"All Women Are Actresses": Photographer Alex Prager Makes Women 2-D

Illustration for article titled All Women Are Actresses: Photographer Alex Prager Makes Women 2-D

In a new photography show, Alex Prager objectifies women:

As in her past two shows, "Polyester" and "The Big Valley," L.A. artist Prager's latest show, Week-End, features the artist's acquaintances made over into classically feminine mannequins. ArtNet,

In the artist's own words, she is "documenting a world that exists and doesn't exist at the same time." The trilogy began with girls playing archetypal roles in Polyester. Then in The Big Valley, the roles took on lives of their own, and the separation between make-believe and real life began to dissolve. With Week-End, which signifies the peak as well as the extent of the period, the façade becomes so thick that the illusion is now more real than the world they actually live in.

So, "Week-End" finds Prager's subjects explicitly cinematic - overt homages to Hitchcock's blondes, Lynch's subversion and Eccleston's saturated Americana. Says Wallpaper, on female archetypes - ranging from the temptress to the tempted - Prager manufactures meticulously staged shots of women both disguised and exposed - using synthetic wigs, heavy make-up and polyester costumes to capture, as she puts it, ‘women on the edge.'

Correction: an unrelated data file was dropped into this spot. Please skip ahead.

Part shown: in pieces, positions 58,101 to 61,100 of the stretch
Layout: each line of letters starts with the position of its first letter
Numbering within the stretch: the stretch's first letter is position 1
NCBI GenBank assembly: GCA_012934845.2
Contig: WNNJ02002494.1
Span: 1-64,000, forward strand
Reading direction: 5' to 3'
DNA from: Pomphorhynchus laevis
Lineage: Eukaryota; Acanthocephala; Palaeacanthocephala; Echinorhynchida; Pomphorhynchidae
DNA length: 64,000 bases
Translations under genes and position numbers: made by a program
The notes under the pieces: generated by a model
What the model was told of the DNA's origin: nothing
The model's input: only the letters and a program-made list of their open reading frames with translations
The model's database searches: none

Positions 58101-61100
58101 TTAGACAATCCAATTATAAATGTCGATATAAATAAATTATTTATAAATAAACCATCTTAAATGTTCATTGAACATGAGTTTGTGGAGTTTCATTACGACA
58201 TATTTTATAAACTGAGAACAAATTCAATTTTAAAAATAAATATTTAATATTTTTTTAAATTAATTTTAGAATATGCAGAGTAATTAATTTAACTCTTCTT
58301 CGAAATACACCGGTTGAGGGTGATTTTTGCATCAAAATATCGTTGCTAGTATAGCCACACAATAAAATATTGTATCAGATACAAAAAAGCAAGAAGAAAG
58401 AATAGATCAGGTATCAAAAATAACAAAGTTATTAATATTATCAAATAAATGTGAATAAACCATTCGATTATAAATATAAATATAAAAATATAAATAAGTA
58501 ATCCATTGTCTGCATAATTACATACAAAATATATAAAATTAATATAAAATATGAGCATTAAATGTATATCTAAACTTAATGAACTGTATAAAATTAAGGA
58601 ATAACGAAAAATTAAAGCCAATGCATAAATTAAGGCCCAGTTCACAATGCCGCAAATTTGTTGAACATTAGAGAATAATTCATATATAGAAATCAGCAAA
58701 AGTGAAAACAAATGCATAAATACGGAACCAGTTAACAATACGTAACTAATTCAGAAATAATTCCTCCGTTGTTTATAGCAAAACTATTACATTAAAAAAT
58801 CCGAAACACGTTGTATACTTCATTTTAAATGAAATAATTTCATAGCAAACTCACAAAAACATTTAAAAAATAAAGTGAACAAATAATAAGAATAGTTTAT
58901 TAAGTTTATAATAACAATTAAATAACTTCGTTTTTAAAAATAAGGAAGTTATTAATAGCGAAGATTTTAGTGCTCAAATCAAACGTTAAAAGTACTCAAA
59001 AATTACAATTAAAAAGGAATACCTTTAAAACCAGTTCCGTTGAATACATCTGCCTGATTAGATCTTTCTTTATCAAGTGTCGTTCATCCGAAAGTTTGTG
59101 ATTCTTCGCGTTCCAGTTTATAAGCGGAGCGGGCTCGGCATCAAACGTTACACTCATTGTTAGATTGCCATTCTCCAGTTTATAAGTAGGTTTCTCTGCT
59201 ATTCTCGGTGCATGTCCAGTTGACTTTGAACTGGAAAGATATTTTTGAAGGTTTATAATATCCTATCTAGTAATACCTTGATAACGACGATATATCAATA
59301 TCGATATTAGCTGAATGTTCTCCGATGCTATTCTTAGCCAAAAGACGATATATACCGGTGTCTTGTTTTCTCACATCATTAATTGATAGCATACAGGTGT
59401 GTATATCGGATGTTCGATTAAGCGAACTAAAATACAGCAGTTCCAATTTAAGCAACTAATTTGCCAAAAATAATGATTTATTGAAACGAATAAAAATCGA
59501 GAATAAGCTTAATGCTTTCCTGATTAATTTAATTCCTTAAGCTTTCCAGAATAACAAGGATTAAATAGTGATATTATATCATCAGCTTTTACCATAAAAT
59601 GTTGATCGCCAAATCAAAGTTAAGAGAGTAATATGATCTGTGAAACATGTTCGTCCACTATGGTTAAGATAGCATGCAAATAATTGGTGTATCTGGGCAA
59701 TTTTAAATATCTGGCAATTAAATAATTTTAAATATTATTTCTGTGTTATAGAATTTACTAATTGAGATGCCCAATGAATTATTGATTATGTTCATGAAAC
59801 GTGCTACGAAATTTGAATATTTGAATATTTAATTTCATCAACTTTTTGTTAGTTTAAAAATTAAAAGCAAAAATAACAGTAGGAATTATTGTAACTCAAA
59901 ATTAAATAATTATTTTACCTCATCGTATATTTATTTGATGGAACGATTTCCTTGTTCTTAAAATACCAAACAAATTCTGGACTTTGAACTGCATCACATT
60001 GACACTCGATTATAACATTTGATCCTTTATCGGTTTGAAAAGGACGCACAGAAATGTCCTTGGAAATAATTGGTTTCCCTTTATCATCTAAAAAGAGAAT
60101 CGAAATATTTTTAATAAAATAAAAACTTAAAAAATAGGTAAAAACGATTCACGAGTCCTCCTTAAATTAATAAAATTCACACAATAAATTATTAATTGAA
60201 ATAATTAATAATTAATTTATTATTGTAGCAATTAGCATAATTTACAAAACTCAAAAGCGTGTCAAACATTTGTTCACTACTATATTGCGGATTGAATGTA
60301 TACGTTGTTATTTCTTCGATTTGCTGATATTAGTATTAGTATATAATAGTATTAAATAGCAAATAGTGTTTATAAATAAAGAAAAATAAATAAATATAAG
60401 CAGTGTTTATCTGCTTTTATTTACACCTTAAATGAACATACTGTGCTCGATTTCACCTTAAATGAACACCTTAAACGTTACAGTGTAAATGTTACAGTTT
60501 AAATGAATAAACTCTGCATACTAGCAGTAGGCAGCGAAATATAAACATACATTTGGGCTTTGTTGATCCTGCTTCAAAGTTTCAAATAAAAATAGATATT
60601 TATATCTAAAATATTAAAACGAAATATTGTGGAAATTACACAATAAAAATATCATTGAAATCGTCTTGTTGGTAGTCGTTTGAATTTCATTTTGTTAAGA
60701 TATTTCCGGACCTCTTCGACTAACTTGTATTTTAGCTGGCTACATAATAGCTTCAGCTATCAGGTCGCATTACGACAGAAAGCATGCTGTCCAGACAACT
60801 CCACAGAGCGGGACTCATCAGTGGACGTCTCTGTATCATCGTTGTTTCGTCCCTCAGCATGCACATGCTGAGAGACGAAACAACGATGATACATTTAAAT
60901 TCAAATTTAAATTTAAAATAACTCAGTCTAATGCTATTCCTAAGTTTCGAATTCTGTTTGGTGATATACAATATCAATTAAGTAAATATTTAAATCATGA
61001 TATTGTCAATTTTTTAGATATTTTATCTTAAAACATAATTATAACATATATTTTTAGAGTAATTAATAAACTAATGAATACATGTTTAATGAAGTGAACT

If you're thinking "Betty Draper" you won't be alone - and the brittle identity politics in which Prager work can feel familiar. But the fact that the images still evoke such a visceral response shows says something: it's always a little uncomfortable to be confronted with iconic femininity and be immediately seduced by its beauty before considering the implications. And the artist obviously knows that: that she knows the women behind the mask must make the experience even more disquieting.


Week-End By Alex Prager, NY [Wallpaper]
Alex Prager: Week-End [Cool-Hunting]
Q&A: Alex Prager, Los Angeles [FeatureShoot]

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Teh Indiciiia, professional flower whore

Love this kind of artwork to bits. Precisely because it *is* disturbing.

We spend so much time in society denying that these ugly aspects exist, I <3 it so much when (generally female) artists just splash it all out there.

In particular given the politics of women in art to begin with.

This is reminding me a little of Kara Walker. Similarly surface aesthetics and deeply disturbing content that ought to be aired out more often.